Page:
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  • Systemic lupus erythematosus (SLE) is a complex autoimmune disease that causes widespread organ damage and results in significant morbidity and mortality [1].
  • Healthcare disparities are observed at almost all levels in SLE such as in its incidence, prevalence, disease activity, damage accrual, severity of disease manifestations (lupus nephritis -LN), and disease outcomes [1].
  • Funding for diseases that affect primarily women is less than non- or male-gendered diseases, putting SLE at a disadvantage relative to other chronic diseases [1].
  • Patients without insurance or with Medicaid [or Canadian insurance coverage] are likely to have inconsistent or delayed access to specialty rheumatology care which leads to preventable poor outcomes [1].
  • Advocacy is needed at the local, state [or provincial], and national level to adopt policies that allow affordable access to SLE care and medications [1].
  • Life stressors have demonstrated a negative effect on SLE disease activity and outcomes [1].
  • Increased morbidity and mortality persists in SLE, indicating that several unmet needs impact the optimal management of the disease. Among the most significant are the excessive diagnosis delay and the common lack of coordinated care [2].
  • Both diagnosed and undiagnosed patients with SLE typically present complex problems, often requiring multiple interventions provided concurrently from several partners in their care [2].
  • A number of different potential psychological issues can affect those with SLE; difficulties may arise from the disease itself, which may affect the central nervous system (neuropsychiatric lupus), from the general effects of having a chronic condition with a variable course or from adverse events related to medications [2].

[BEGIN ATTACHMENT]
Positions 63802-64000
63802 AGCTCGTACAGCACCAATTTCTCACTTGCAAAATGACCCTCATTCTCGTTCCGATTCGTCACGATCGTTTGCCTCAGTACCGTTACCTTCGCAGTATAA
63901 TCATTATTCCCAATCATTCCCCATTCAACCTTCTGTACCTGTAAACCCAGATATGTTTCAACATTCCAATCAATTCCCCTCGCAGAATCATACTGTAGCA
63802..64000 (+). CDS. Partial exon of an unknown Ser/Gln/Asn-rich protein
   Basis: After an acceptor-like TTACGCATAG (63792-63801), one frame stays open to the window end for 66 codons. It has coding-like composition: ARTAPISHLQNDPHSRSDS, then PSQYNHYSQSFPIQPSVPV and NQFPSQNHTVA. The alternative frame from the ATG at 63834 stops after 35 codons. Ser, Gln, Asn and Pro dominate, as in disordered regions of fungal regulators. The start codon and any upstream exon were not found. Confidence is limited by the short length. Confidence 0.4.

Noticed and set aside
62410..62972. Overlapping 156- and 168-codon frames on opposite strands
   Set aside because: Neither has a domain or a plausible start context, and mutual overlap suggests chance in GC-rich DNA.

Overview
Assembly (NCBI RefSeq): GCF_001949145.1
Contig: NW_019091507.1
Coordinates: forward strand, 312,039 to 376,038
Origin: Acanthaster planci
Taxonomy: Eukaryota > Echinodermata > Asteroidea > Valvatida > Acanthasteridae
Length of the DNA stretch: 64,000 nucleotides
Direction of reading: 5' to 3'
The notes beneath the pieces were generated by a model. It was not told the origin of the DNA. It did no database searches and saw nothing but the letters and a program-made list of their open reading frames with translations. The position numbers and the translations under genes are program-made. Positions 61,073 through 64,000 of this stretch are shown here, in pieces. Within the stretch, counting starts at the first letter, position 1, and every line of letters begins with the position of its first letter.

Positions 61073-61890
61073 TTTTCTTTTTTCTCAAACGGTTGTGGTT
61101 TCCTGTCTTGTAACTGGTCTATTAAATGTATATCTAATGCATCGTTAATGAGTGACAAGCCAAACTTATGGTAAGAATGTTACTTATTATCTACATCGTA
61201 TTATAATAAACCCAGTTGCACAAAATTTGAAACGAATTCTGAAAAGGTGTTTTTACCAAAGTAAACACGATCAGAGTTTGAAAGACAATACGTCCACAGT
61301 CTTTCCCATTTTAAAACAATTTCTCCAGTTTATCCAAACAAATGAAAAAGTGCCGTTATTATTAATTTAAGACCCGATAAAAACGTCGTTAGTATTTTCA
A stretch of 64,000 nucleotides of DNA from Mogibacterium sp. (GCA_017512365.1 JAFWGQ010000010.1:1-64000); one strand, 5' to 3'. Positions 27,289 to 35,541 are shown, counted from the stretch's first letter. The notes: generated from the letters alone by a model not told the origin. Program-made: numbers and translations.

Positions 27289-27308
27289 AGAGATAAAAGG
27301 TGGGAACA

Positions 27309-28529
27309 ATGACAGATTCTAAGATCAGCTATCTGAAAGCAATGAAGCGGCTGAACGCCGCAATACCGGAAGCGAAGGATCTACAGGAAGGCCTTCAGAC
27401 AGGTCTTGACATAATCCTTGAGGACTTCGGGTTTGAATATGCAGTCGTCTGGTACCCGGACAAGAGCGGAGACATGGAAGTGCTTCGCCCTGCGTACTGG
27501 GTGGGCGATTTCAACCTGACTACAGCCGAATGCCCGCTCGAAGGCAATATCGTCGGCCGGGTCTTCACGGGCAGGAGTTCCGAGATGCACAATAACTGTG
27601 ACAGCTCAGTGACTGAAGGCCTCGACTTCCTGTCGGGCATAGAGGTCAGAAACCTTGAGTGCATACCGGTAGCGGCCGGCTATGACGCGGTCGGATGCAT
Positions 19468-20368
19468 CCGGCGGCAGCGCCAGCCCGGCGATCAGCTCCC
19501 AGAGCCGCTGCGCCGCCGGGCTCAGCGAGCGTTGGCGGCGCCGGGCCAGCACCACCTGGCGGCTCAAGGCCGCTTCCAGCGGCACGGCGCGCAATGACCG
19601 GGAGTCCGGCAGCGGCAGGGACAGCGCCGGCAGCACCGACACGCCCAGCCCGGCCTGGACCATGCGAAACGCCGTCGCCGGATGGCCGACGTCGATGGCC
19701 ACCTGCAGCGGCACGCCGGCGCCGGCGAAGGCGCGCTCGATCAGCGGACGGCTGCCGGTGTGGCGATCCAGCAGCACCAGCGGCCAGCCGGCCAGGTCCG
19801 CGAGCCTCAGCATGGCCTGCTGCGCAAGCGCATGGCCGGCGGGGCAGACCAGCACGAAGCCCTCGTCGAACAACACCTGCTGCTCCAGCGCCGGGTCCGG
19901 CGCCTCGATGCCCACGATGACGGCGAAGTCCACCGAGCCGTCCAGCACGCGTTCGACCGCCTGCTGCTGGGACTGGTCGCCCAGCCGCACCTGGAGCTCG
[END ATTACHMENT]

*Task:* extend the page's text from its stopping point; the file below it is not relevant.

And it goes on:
• AnyORGAN or tissue could be affected by lupus including skin, muscles, joints, blood, lungs, heart, kidneys, and brain—all of them are susceptible to the inflammation caused by this disease [3].
  • Lupus is a chronic disease characterized by inflammation in one or more parts of the body. It belongs in the family of autoimmune diseases which includes rheumatoid arthritis, multiple sclerosis, juvenile diabetes, and scleroderma. The most common type of lupus is Systemic Lupus Erythematosus (SLE) [4].


Hasan, B., Fike, A., & Hasni, S. (2022, November). Health disparities in systemic lupus erythematosus—a narrative review. Clinical Rheumatology, 41(11), 3299-3311.

Schlencker A, Messer L, Ardizzone M, et al. Improving patient pathways for systemic lupus erythematosus: a multistakeholder pathway optimisation study. Lupus Science & Medicine 2022;9:e000700. doi:10.1136/lupus-2022-000700

Lupus Canada (2019). Lupus Canada & You.

Lupus Canada (2019). A Guide To Lupus.

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